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After declining media duties following a frustrating two-over-par 74, what Rory McIlroy didn’t need was to hook one left into the thick stuff off the first tee on day two.

But that’s exactly what he did. It was, however, the only poor shot he hit on a largely positive front nine. In regular conversation with playing partners Rickie Fowler and Henrik Stenson throughout, McIlroy made tap-in birdies at the par-5 third and fifth holes, while momentum started to build with another on the par-4 seventh to see him creep inside the cut line.

“That’s more like it,” mused on spectator as McIlroy strode confidently towards the eighth tee, responding to kids’ calls of “C’mon Rory” and holding his hand out for high fives.

But those confident of a turn-around ought to have known that the four-time major winner had also birdied the third, fifth and seventh holes in his opening round and that the back nine would be the real test.

And so it proved again. After safely negotiating the 11th and 12th holes – which he had bogeyed on Thursday – McIlroy was undone at the par-4 13th making double-bogey for the second day in a row after taking two attempts to get out of the greenside bunker. His progress was halted and he was outside the cut line once more.

“There was just so much sand in that bunker,” said McIlroy afterwards. “I told myself, you’ve got to hit this hard, and I couldn’t hit it any harder. It was just buried. It wasn’t that good to me this week but that’s how it goes.”

Whether he was affected by the momentum-killing double or by the ten-minute wait on the 14th tee – the group had to queue as those in front had yet to hit their tee shots – McIlroy went way right into the thick stuff but managed to salvage par.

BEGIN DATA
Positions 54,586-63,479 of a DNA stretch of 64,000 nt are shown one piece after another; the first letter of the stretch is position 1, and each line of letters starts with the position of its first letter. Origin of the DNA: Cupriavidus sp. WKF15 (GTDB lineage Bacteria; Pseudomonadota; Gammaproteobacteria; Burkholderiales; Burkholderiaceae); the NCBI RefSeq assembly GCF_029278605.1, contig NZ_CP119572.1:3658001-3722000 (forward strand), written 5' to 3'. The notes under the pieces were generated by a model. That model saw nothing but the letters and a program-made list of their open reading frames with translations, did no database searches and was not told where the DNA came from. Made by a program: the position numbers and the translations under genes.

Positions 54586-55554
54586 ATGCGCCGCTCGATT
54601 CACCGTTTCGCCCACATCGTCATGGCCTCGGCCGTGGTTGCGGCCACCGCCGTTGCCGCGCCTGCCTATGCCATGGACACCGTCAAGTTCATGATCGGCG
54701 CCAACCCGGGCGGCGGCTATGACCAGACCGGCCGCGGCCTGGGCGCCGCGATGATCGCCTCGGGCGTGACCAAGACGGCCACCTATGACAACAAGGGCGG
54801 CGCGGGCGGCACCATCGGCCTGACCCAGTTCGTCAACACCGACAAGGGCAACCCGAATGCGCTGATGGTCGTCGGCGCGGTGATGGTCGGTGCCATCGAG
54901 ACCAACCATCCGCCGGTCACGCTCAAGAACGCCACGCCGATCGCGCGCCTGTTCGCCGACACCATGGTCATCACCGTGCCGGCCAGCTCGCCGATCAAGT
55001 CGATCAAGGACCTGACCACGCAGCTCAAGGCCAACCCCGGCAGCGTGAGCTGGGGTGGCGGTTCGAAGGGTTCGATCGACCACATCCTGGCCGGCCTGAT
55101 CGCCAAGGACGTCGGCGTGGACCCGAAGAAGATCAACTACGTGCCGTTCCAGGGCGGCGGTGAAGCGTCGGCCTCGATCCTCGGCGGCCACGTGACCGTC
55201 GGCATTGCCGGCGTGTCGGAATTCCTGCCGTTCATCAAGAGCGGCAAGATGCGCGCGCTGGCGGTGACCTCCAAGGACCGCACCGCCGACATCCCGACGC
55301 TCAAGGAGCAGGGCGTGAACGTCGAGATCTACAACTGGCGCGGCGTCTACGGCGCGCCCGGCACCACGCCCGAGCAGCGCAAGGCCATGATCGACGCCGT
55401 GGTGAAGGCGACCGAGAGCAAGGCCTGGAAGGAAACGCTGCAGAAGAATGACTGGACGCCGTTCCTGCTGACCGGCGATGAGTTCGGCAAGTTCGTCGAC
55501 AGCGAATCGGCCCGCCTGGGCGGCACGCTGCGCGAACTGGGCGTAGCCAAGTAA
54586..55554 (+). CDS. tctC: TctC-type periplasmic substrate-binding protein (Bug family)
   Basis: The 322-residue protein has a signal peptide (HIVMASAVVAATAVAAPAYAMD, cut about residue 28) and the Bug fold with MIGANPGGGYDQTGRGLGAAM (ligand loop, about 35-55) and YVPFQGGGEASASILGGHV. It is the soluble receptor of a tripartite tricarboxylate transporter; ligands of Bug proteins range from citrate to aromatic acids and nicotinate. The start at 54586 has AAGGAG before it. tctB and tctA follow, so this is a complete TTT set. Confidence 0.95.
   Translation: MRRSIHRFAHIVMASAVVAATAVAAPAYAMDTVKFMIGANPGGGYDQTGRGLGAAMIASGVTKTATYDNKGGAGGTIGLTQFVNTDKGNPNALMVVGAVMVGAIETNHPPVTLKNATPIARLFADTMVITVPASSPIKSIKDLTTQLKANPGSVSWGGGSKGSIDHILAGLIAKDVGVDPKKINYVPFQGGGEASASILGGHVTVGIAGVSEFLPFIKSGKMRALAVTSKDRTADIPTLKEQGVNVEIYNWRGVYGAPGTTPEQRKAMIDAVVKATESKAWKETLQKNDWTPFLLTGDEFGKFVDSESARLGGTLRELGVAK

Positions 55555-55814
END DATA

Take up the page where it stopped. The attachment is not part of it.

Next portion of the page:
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Still on one-over and with the cut fluctuating between level par and one-under, McIlroy desperately needed something to happen. But it didn’t. A regulation par at the 15th was followed by a par save from the greenside bunker on the 16th and, at the 17th – after obliterating his tee shot – he couldn’t get his wedge shot any closer than 25ft and another chance slipped by.

If any shot summed up McIlroy’s last couple of weeks, it was unquestionably his putt at the last. With the cut mark still unknown and needing a birdie to get to level par (the cut eventually fell at one-under), he pulled his 6ft putt comfortably left before moving aside to perform some practice putting movements.

“It was terrible,” McIlroy said of the putt, but he remained fairly upbeat about his game – despite a third missed cut in four events.

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“Look, I’m frustrated,” he added. “But at the same time I thought I saw some good signs out there. It’s close but it’s hard to put my finger on it. It’s not like I’m shooting 76s and 77s.

“I’m just waiting for something – some sort of spark. I’ve just got to keep plugging away and hopefully it turns around next week.

“If I go to Birkdale next week and I shoot a couple of even pars like I’ve done these last couple weeks, I don’t think I’ll be that far away.”

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